I am new to buffer overflow attacks and I am trying to do the same on a sample c code which I have.

  • I have three variables a, b and buffer.
  • a and b have values assigned to them in the code itself. buffer interactively takes user input. The value of 'buffer' is not taken from the argument.
  • My intention is to overflow buffer such that it will overwrite b with a desired value. Overwriting EIP or ESP is not the intention here.
  • With gdb I was able to figure out that if I pass on a certain number of values it would overwrite the value of variable b.
  • However I am stuck here as gdb doesn't allow me to type or paste the ASCII characters which corresponds to the desired value of b. For example consider 1356 is the desired value. The hex for the same is 0x0000054C. So to overwrite b, I should give in the ASCII of 4C, 05, 00 and 00 in gdb as the last four bytes of the input respectively. Unfortunately this is not possible.
  • Another way which I found on web is to pass the hex values using perl. However this method pipes the perl output to the code argument. The variable which I am overflowing here takes it's value from user input while executing the program interactively and not the from the program argument.

Is there a way to pass hex values to non-argument parameters to perform stack based buffer overflow?

  • Did you try converting the hex to string, store it in a file and then passing that string as an input to the program by: ./my_program < my_file
    – Limit
    Commented Nov 12, 2016 at 17:06
  • That worked for me in a college assignment.
    – Limit
    Commented Nov 12, 2016 at 17:06

3 Answers 3


A few techniques to achieve this is discussed over here

Methods 1 and 2 should work outside gdb as well.

Edit: (The techniques are copy-pasted below to preserve them)

Method #1:

perl -e 'print "A"x48; print "\x1b\x88\x04\x08";' > /tmp/input
gdb ./a.out
(gdb) run < /tmp/input   # voila: GDB reads terminal,
                         # your program reads /tmp/input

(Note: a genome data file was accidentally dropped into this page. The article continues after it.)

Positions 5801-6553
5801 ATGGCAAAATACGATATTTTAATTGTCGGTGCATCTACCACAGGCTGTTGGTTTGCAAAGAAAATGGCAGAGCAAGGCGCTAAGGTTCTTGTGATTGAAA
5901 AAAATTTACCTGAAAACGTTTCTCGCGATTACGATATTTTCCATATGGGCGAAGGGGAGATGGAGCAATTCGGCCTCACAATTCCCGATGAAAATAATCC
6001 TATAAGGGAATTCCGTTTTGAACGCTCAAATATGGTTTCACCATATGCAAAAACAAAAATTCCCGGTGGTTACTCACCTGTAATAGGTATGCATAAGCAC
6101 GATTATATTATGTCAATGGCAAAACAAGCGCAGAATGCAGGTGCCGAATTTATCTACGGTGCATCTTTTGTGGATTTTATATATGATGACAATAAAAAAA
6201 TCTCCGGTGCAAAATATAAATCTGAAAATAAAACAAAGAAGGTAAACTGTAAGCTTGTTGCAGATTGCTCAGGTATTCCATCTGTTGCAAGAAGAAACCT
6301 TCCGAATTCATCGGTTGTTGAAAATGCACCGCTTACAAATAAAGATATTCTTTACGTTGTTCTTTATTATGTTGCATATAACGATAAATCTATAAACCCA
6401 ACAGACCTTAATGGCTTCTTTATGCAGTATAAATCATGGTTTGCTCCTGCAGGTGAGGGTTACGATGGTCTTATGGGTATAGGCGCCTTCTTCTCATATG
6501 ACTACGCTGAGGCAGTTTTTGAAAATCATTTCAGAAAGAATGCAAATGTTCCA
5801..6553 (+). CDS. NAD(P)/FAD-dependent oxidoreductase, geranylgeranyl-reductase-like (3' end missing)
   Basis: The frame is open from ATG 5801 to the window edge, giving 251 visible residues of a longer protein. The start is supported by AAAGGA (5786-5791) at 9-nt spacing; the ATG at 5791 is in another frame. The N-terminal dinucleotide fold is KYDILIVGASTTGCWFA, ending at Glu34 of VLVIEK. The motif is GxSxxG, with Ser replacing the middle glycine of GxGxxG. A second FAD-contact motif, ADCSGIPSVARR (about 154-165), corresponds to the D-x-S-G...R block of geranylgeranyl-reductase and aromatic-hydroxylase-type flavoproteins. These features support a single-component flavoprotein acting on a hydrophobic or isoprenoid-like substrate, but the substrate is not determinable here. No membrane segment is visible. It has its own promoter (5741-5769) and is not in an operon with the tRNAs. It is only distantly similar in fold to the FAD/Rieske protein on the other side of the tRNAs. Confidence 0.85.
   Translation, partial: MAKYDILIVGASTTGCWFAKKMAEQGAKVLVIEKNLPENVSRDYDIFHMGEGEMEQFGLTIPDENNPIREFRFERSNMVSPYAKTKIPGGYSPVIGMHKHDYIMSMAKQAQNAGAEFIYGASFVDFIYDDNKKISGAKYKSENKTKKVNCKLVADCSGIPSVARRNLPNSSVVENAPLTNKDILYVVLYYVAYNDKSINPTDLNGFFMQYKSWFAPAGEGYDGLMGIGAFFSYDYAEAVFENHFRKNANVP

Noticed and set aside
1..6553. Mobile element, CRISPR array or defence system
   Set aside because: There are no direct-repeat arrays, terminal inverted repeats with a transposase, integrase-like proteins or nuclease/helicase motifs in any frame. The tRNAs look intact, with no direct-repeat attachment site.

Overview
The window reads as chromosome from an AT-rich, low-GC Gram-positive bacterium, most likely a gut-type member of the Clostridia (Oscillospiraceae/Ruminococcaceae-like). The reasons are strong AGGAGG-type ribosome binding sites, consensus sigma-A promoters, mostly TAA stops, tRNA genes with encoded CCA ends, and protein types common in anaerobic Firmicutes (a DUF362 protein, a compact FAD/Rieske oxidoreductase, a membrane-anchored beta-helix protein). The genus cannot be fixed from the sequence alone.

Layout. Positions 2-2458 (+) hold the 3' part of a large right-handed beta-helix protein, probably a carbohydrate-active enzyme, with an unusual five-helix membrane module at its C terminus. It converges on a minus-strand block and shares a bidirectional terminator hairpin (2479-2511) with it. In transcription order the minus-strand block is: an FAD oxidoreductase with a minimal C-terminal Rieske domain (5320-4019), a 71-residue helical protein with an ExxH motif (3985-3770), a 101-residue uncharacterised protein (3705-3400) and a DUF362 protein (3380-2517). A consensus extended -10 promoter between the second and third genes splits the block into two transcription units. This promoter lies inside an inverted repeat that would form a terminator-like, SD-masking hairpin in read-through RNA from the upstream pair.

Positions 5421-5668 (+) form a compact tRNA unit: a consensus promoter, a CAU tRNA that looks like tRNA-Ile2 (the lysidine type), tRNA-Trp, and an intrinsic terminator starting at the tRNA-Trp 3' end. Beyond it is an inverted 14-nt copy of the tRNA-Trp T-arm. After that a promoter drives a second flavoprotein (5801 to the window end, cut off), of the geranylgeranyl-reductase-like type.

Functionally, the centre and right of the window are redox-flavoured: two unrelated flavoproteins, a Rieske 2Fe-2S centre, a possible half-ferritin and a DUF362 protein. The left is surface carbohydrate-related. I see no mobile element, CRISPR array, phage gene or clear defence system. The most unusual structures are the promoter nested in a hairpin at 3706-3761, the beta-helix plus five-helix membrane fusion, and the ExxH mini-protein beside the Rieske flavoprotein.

Or outside gdb:

$ perl -e 'print "A"x48; print "\x1b\x88\x04\x08";' > /tmp/input
$ ./foo < /tmp/input

Method #2:

mkfifo /tmp/pipe
perl -e 'print "A"x48; print "\x1b\x88\x04\x08";' > /tmp/pipe &
# perl will block, waiting for someone to read the pipe
gdb ./a.out
(gdb) run < /tmp/pipe

This is also usable outside gdb in the manner described before.

  • 1
    Hi arman! On Stack Exchange, it's generally recommended to quote the most important parts of a link just in case it later goes off-line - that can happen with SO links, too, as posts get deleted or edited. Commented Nov 12, 2016 at 17:18

The solution to this was simple. I had to find a way to type the ASCII corresponding to 4C, 05, 00 and 00 hex values in the prompt. After a little bit of googling I figured the following

4C - L

05 - ctrl + E

00 - ctrl + @

Source : http://academic.evergreen.edu/projects/biophysics/technotes/program/ascii_ctrl.htm

  • While this works, isn't it a bit hectic? You would need to check the corresponding ASCII mapping every time you wanted to enter a hex value. That would become cumbersome over large inputs.
    – rhodeo
    Commented Nov 13, 2016 at 9:01

Here's some C code that overflows three non-argument parameters.

int main()
   char s[8];
   int x, y, z;

   strcpy(s, "This is some text");

"this is " will go into s, x will get "some", y will get " tex" and z will get "t followed by a null character.

You'll probably get a warning (error?) from the compiler that s is going to overflow.

  • Oops, make that four parameters. Commented Aug 14, 2016 at 2:18
  • I will try to explain my issue in the context of your comment. s isn't hard coded in my case as it is in the program you have given. Rather it uses read() from STDIN to take user input. In this user input how can I give the desired hexadecimal characters?
    – hax
    Commented Aug 14, 2016 at 2:22
  • @hax: with python you can do something like python -c "print '\xAB\xED\x0a" | yourprogram
    – kaidentity
    Commented Aug 14, 2016 at 15:26
  • @kaidentity Yes we can. But using python would pass the value to the argument if the C program. I won't be able to interactively provide input to the C program.
    – hax
    Commented Aug 14, 2016 at 15:28
  • Why does it need to be interactive?
    – kaidentity
    Commented Aug 14, 2016 at 15:29

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